The best mouthwash for sensitive teeth will probably be sulfate-free and contain plenty of ingredients that gently soothe, like those found in Dr. Brite's Sensitivity Relief mouthwash.
Organic aloe barbadensis and coconut oil work together to relieve sore teeth and gums, and this mouthwash is non-GMO and cruelty-free. You can get yours for 10% off with code DRBRITE10.
Natural home remedies for sensitive teeth
If you have sudden tooth sensitivity, you might look around the kitchen for a home remedy. Well, there are a few options that you can try at home before spending money on any medicines.
- Oil pulling involves swishing oil, such as coconut oil, around your mouth. There are studies that say it can reduce gum disease (although the validity of the studies is questioned by the ADA) and so could help protect against dentin hypersensitivity.
- Saltwater rinses are one of the easiest and most common home remedies for sensitive teeth. They help to relieve sensitivity because salt has antiseptic properties and helps to reduce inflammation. Try adding a teaspoon of salt to a cup of hot water, stir until it dissolves, allow it to cool, then rinse around your mouth to get some quick sensitive tooth pain relief. As an added bonus, saltwater has been noted to reduce plaque build-up.
- Honey and warm water rinses work in a similar way to saltwater ones. Honey has antiseptic and anti-inflammatory qualities that can help with sensitive tooth pain.
- Clove oil gel is a well-known teeth desensitizing home remedy and scientists have confirmed it too. It might not stop pain from tooth sensitivity immediately, but the natural pain-killing action should kick in after around 5-10 minutes.
When to visit a dentist
The pain from dentin hypersensitivity should only be fleeting, rather than long-lasting or constant. When you have teeth sensitive to sugar, acid, or extreme temperatures, the pain will only occur if your teeth come into contact with these things.
If the pain lasts for a long time after these triggers, or isn’t associated with anything in particular that you eat or drink, there's a chance that a more serious problem is causing your pain than just a sensitive tooth. In this case, it's best to have a dental checkup and mention your concerns.
Until your appointment, you can manage any pain by taking regular painkillers (if they are normally suitable for you). Check out our toothache guide for more information about what might be causing the pain, what treatments are available, and how you can manage your pain at home.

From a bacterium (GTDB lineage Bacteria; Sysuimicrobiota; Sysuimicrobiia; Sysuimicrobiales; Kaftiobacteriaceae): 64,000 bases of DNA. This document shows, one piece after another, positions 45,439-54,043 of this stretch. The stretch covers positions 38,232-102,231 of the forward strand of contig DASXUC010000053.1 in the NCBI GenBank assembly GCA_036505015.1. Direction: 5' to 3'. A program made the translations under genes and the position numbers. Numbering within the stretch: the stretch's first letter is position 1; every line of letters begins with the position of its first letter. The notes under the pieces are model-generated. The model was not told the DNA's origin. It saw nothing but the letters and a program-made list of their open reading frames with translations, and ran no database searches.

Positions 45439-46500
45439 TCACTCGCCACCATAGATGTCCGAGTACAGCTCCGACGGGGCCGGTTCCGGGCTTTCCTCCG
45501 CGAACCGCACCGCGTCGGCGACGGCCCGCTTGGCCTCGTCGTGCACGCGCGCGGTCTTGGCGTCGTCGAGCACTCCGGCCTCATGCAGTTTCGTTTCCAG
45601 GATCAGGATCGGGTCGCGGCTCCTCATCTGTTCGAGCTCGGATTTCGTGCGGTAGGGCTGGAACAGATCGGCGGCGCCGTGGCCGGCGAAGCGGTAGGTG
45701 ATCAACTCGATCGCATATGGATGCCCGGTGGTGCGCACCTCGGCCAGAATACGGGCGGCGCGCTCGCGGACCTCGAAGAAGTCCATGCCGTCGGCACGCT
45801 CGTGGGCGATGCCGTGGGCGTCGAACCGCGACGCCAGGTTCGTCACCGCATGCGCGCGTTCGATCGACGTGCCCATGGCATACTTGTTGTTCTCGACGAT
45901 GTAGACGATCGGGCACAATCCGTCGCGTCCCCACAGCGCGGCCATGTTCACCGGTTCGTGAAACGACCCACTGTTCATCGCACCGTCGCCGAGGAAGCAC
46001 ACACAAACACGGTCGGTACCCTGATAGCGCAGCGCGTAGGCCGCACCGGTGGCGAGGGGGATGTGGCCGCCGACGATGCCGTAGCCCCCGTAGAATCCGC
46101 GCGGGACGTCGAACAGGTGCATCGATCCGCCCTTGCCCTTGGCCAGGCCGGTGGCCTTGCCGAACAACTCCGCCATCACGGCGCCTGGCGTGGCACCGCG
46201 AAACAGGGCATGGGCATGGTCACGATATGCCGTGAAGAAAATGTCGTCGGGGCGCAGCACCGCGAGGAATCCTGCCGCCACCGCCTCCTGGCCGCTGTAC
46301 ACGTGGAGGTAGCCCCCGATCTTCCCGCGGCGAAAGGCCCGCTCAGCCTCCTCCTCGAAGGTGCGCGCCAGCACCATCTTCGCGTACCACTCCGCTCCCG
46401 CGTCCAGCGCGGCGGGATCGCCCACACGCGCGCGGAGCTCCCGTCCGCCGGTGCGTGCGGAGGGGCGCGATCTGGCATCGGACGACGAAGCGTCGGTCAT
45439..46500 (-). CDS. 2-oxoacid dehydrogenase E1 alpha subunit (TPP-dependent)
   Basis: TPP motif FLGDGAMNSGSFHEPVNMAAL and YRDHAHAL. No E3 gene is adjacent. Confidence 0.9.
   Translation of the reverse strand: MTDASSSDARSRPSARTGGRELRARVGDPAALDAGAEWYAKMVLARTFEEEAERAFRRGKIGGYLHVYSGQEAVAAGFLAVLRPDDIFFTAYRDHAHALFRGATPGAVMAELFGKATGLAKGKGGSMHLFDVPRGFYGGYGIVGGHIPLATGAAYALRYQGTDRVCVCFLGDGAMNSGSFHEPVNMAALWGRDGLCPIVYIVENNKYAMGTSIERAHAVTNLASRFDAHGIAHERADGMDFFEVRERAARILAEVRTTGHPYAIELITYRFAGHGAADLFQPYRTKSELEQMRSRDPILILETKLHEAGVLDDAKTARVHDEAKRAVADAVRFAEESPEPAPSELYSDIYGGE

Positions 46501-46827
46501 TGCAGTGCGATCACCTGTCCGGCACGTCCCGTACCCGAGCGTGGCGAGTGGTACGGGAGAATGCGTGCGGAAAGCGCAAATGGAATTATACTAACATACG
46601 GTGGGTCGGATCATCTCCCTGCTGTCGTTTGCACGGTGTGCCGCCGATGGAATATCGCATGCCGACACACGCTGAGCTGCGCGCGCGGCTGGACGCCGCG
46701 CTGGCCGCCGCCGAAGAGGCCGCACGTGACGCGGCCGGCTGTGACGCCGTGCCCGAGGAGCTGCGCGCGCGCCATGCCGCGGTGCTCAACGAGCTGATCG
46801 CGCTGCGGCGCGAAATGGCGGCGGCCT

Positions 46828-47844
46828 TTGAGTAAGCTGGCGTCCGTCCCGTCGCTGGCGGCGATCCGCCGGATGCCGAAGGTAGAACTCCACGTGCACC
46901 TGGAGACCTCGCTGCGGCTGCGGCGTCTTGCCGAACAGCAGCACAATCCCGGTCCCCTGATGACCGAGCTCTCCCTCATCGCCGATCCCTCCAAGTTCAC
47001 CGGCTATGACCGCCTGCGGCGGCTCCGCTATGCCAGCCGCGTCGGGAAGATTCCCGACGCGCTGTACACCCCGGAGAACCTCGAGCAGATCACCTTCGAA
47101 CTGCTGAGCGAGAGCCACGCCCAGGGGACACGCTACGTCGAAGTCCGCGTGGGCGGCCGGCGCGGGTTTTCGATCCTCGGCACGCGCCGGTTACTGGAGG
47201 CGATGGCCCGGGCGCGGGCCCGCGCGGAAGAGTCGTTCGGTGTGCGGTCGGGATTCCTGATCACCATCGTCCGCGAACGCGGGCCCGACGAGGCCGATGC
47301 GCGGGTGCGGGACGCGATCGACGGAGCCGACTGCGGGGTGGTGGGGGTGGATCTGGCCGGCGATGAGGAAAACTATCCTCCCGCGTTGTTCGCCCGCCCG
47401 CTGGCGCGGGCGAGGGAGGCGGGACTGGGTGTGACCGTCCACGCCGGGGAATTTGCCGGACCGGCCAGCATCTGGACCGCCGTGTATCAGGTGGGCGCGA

How to fix sensitive teeth for good
If you’re looking for how to completely cure your sensitive teeth, your dentist will probably have the answer. Depending on what's causing your teeth to be sensitive, they may recommend one of these treatments:
How it helps sensitivity
Fluoride can help prevent enamel loss and tooth decay. Your dentist can ‘paint’ fluoride over the sensitive areas to get quicker results than other fluoride treatments like toothpaste.
Your dentist might prescribe you Prevident 5000 for sensitive teeth. It contains 5000ppm of fluoride, much higher than normal sensitive teeth toothpaste, so can help strengthen enamel against sensitivity.
Bonding resin for sensitive teeth is used by dentists to cover sensitive areas where enamel has been worn away. By covering the problem area there should be no more sensitivity.
When teeth sensitivity is caused by a cavity, your dentist can place a filling to plug it up and stop it getting worse.
Surgical gum graft
If the cause of your sensitive gums and teeth is receding gums, then your dentist may suggest surgery to remove gum tissue from somewhere else and graft it onto the receding area.
Root canal surgery
In extreme cases of sensitivity, root canal surgery may be performed to remove exposed nerves. See our full guide to root canal treatment for more details.
Teeth whitening for sensitive teeth
You don't have to completely give up on your quest for a brighter smile just because you have tooth sensitivity. Whitening products can be harsh on your enamel. To avoid more sensitivity after whitening, you may want to consider using products that will be gentler on your enamel and your sensitive tooth in general.
In fact, there's a whole sector built on teeth whitening and sensitive teeth. If you are wondering about the best options for whitening sensitive teeth, you can read this article to find out more. There you'll learn about different whitening methods and products like the best whitening toothpaste for sensitive teeth.
Preventing tooth sensitivity
We’ve discussed some sensitive teeth remedies, but did you know it’s also preventable? A major culprit for wearing away enamel and causing cavities is your diet. By using a straw for sugary or acidic drinks like soda and fruit juice, you can minimize damage to your teeth. You can even take a reusable straw with you for when you're on the go!